This easement is the result of an effort on the part of the Alfred Planning Board, the developer, the land trust, and the Alfred Selectmen to form a partnership to promote cluster development and protect, preserve, and provide the public access to this beautiful undeveloped waterfront.

Shapleigh: November 17, 2005

In March 2005, Shapleigh residents approved two historic land acquisitions for the town. The Shapleigh Town Meeting accepted the gift of a section of rare turtle habitat on Upper Goose Pond, and voted to purchase a sixty-six acre abutting wooded parcel which will become part of the Town Forest, connecting the turtle habitat to the rest of the Town Forest. If you want to walk through this area, pick up a map from the Shapleigh Town Hall.

November 2005: A Blanding’s Turtle Preserve in Shapleigh At Last! We thought this easement would be finalized two years earlier. It was wishful thinking. Turtles are notoriously slow moving, but can win the race in the end.

The “Goose Pond Turtle Preserve” easement assures that 29.9 acres of woodland with more than 1,000 feet of frontage on Shapleigh’s Upper Goose beaver pond will remain a forever-wild preserve. It is to remain forever wild because it is suitable habitat for the elusive and endangered Blanding’s Turtle.

Like every easement story this one has its heroes and heroines. The parcel seemed destined to become one more house lot in a new subdivision located around a peaceful, secluded beaver pond. But the Town’s Conservation Commission had taught the Planning Board to check unfailingly the state generated natural areas maps. These maps told the Planning Board and the landowner that the Blanding’s Turtle had been found there. Maine Inland Fisheries and Wildlife and Maine Natural Areas biologists were brought into the discussions. They recommended the 30 acres be set aside. The Planning Board adopted their recommendation; The Three Rivers Land Trust agreed to be the enforcer as the easement holder; and the Town of Shapleigh voted to acquire the lot in March2005. But there was still one formidable roadblock: there was a badly eroded, unapproved ATV trail that not only degraded water entering Mousam Lake, but might have also serve as a death warrant to a meandering turtle. Happily, the developer/owner, Northwoods Land Co. of Maine, through its agent, Craig Higgins, willingly took on the responsibility of closing the ATV trail.

So thanks to Shapleigh Conservation Commission, Planning Board, Northwoods Land Company, Three Rivers Land Trust and the citizens of Shapleigh, the Blandings Turtle Habitat is forever intact.

Acton: August 17, 2004

A town-appoiMary Grantnted committee has accepted the challenge of converting the Mary Grant 12 acre property with an easement held by 3RLT into a town park called “Mary Grant Nature Preserve”. The committee, working with several volunteers, has focused its efforts on turning the barn into usable space. They have held work days and been fundraising. The Town Forester, Steve Bodkin, has helped with a preliminary assessment of the condition of the woodlot. With Steve’s help, the committee has begun formulating the goals which will guide the formation of a management plan for the woodlot. Anyone interested in helping should contact the town or make a contribution to “The Town of Acton c/o Mary Grant Fund” PO Box 540, Acton, Me. 04001 The property is located on Sam Page Rd., one-quarter mile east from the H Rd. intersection. At the annual town meeting on June 4, 2005 Acton voters approved the 2005 Comprehensive Plan. With the guidance of Paul Schumacher from SMRPC, the Comprehensive Plan committee had developed this blueprint for the town’s growth for the next decade. There are many proposals within the plan for the conservation of our working farms and forestlands, as well as wildlife habitat protection and regional protection of our lakes. Throughout the developement of this plan, the Trust advocated for sustainable growth based on the conservation of our resources. We are hopeful that the Trust will continue to support efforts toward the implementation of these goals.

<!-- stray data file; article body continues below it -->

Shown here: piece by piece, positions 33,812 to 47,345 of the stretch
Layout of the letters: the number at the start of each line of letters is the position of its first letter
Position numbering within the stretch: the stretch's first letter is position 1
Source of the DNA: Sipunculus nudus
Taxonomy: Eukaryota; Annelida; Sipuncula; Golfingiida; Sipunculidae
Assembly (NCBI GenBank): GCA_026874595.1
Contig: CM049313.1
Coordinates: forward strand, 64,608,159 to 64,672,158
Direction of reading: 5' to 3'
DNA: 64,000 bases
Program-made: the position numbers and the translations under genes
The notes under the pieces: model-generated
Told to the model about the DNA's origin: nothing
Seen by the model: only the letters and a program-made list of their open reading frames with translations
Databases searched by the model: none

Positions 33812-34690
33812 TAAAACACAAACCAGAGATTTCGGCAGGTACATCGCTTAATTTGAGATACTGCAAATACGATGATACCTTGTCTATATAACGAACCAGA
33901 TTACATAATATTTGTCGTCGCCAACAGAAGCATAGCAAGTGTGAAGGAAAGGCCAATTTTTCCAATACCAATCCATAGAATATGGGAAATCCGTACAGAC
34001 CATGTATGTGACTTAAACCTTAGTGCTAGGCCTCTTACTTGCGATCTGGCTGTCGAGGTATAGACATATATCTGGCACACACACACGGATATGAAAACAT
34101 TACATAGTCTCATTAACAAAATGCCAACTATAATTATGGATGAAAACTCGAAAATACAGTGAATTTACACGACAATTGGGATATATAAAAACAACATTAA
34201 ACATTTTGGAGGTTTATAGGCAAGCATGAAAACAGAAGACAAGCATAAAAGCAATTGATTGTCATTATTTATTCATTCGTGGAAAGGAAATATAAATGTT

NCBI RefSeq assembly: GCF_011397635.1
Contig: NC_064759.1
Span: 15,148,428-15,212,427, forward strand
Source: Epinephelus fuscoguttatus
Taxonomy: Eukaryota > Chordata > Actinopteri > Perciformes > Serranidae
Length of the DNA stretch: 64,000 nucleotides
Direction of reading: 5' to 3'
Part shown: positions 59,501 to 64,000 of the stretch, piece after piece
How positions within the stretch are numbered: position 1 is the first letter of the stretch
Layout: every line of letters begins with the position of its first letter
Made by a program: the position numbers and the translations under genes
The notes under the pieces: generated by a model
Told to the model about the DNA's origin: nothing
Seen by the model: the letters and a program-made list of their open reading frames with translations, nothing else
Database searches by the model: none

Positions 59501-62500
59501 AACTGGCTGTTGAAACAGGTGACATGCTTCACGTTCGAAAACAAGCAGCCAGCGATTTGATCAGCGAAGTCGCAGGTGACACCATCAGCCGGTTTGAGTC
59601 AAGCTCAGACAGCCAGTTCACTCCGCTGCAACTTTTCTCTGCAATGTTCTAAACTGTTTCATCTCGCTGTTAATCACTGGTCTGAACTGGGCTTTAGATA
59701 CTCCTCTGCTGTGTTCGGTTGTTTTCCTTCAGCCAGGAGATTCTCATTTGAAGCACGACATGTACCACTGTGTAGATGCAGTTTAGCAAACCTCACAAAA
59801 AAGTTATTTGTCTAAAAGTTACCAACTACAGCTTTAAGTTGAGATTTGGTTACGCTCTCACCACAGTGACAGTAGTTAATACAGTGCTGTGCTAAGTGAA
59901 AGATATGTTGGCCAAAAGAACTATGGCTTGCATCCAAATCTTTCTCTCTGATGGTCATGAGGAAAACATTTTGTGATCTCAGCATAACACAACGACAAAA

Lebanon: June, 4, 2003

 “The Wilbur Jones Farm” in Lebanon was the first easement that the Trust finalized in June of 2003. This working farm is owned and managed by The Ridley Farm in Shapleigh and is comprised of three parcels and almost 600 acres of fields and forests.  The Ridley Family manages these lands sustainably to produce Milk, mixed vegetables, hay and timber products.

Each property has it’s own special characteristics and history, so each easement must be crafted to recognize the uniqueness of the place. Each of these projects is the fulfillment of a landowner’s dream and is being handled with great care.